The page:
Both Tommy Haas and Richard Gasquet have been playing some great tennis recently. Either one of those two could beat Ferrer, and the third-round match between that pair is one that you shouldn’t miss. And a likely meeting with either John Isner, Janko Tipsarevic, or Philipp Kohlschreiber (or even Brian Baker) in the quarterfinals are not exactly good matchups for Ferrer either. This quarter is wide open, and I would honestly be more surprised if Ferrer makes the semifinals than if he doesn’t.
In our preview, we pegged 4 players who aren’t seeded but who could do some serious damage in the draw depending on where they land. Now that the draw is out, we can see where they were placed and what damage they have the potential to do.
1. Marcos Baghdatis- Baghdatis got placed in a tough spot in the draw, but he might be able to grab a few wins here. His first round is against a qualifier, which he should be able to get through. In the second round, he will most likely meet Alexandr Dolgopolov. Dolgo has been playing well recently, though that is an upset that Baghdatis can cause if he finds his form. And the same holds true for the third round against (most likely) Stanislas Wawrinka. But I can’t see Baghdatis beating both Dolgopolov and Wawrinka back-to-back. So it’s most likely a second-round exit for Baghdatis here, with a slight chance of reaching the third.
2. David Nalbandian- Nalbandian was put in a perfect position to cause some trouble. He drew #7 seed Juan Martin Del Potro in the first round. Delpo should be the heavy favorite for this match, but Nalbandian has a good return and this match will play to his strength. If he is healthy and fit enough to play his best for 4 or 5 full sets, expect a very tight match here. And if Nalbandian can get through, his second-round match should be winnable too, though I can’t see him getting past Seppi (or even Kubot) in the third after two tiring matches.
3. Brian Baker- Baker was not put in a good position in the draw to cause trouble. He was, however, put in a great position to do well. Jan Hajek in the first round should be an easy victory and will help build some confidence. Then it’s Janko Tipsarevic in the second round. Tipsarevic is a very good and very solid player, but in all honesty he is not more talented than Baker. If Baker can find his Wimbledon form again, that’s definitely a match he can win. He can probably get through the third round too, but his run will probably stall (if he beats Tipsarevic) against either Isner or Kohlschreiber in the fourth. He is talented enough to beat those guys too (heck, he once beat Isner 6-1 6-0 in a juniors match), but he probably doesn’t have the experience at this level to play well enough for so many matches in a row. I could easily be underestimating though, and a very deep run by Baker in this tournament honestly wouldn’t shock me.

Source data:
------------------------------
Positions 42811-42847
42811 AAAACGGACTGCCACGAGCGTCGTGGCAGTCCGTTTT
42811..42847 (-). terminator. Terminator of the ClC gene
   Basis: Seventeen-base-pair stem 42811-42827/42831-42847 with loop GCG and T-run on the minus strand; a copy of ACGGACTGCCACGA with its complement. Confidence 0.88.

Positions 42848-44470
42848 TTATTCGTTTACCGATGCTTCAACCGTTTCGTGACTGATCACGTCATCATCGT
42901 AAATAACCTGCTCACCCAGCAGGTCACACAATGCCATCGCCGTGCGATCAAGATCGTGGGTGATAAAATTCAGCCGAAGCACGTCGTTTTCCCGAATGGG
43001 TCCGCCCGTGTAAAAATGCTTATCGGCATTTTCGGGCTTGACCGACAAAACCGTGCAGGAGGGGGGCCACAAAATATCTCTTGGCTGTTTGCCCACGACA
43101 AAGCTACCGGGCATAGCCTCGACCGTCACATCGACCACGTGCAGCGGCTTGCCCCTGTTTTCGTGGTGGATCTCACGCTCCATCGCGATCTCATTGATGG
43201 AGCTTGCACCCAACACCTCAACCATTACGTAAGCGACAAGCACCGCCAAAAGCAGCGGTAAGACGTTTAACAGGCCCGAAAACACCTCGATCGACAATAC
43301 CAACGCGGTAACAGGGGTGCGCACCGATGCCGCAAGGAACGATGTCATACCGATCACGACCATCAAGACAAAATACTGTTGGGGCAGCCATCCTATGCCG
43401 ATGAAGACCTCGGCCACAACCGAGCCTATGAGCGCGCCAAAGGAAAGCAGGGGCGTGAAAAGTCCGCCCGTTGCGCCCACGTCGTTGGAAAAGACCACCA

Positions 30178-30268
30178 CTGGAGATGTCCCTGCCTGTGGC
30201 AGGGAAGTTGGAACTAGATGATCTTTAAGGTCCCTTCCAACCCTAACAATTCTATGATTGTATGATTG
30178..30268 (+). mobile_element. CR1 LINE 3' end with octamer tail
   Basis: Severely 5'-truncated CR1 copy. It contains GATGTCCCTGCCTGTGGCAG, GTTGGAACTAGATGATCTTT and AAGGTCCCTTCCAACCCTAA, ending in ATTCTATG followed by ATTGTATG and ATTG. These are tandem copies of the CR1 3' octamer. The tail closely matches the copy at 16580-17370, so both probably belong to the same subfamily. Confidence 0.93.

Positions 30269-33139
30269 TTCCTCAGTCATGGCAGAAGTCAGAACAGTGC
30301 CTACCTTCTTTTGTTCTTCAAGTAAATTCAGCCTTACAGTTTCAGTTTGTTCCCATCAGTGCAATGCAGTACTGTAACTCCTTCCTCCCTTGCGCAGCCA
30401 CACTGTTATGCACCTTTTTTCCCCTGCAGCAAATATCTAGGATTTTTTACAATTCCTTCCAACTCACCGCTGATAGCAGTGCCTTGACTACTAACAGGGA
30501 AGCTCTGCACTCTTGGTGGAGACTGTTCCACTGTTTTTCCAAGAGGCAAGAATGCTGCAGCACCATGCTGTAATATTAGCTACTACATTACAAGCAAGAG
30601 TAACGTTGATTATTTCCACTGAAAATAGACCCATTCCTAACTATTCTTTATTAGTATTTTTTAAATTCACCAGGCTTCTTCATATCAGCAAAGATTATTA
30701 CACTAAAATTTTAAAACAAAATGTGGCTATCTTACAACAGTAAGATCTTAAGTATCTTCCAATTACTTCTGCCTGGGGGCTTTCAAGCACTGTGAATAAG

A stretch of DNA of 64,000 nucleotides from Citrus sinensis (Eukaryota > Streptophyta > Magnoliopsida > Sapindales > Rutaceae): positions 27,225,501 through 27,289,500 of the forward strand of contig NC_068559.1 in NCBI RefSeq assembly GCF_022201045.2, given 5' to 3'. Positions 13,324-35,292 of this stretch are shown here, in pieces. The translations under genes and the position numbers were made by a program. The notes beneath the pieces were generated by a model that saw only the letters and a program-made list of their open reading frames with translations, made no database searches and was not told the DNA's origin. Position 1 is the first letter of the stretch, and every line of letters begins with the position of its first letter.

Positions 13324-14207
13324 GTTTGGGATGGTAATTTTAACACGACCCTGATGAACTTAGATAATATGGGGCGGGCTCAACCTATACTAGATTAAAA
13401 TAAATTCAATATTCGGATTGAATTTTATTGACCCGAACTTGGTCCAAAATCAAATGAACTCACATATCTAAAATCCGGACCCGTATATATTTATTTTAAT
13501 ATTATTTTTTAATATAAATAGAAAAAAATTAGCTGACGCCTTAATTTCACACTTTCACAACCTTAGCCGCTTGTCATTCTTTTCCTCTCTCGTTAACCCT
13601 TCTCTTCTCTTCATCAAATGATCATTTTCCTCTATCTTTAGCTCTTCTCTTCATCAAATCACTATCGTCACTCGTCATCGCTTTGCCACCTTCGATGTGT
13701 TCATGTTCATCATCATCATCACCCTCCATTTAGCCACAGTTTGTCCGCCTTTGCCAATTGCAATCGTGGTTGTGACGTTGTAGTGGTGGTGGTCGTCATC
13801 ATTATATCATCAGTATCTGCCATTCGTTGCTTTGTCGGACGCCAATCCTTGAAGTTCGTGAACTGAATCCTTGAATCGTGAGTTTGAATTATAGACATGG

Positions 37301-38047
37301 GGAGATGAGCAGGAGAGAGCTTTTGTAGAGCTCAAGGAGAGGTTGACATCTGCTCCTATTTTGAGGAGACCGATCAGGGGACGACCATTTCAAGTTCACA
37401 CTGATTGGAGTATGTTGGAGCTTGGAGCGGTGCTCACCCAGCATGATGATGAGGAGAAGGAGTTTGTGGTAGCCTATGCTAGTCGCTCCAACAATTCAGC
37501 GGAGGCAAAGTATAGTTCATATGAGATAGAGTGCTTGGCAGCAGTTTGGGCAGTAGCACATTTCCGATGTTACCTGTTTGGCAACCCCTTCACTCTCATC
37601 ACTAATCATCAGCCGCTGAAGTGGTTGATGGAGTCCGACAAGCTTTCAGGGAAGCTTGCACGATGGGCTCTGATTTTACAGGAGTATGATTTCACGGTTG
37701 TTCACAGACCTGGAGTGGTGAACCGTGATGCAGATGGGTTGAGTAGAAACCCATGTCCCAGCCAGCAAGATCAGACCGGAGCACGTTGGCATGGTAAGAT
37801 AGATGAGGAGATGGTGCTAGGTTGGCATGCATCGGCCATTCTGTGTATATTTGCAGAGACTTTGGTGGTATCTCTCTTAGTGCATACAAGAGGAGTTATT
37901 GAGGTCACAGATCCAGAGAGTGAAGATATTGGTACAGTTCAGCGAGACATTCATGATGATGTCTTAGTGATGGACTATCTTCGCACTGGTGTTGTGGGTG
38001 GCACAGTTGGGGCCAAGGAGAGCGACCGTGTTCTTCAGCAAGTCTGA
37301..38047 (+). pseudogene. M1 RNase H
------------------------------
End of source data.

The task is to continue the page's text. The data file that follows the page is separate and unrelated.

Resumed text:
4. Lleyton Hewitt- Hewitt got what should be an easy first-round match, but no matches are easy for Hewitt anymore. And any best-of-5 match will take a lot out of him, even if he wins in straight sets. But if he can get through without expending too much energy, he has a great chance to cause an upset in the second round. Mikhail Youzhny is a good player, but he is not at his best and that is a match that Hewitt can win. If Hewitt meets Ferrer in the third round I can’t see Hewitt winning that match. Playing Ferrer just involves too much scrambling and Lleyton’s body won’t hold up for 3 sets of that. But if someone upsets Ferrer early then I can see Hewitt making a nice little run here.
Main draw action starts on Monday and don’t miss the rest of qualifiers today and Friday. For up-to-the-second thoughts and comments throughout the tournament, follow on Twitter at twitter.com/yesh222TSHQ. (Warning: there will be college football tweets on Saturday nights once the season starts.)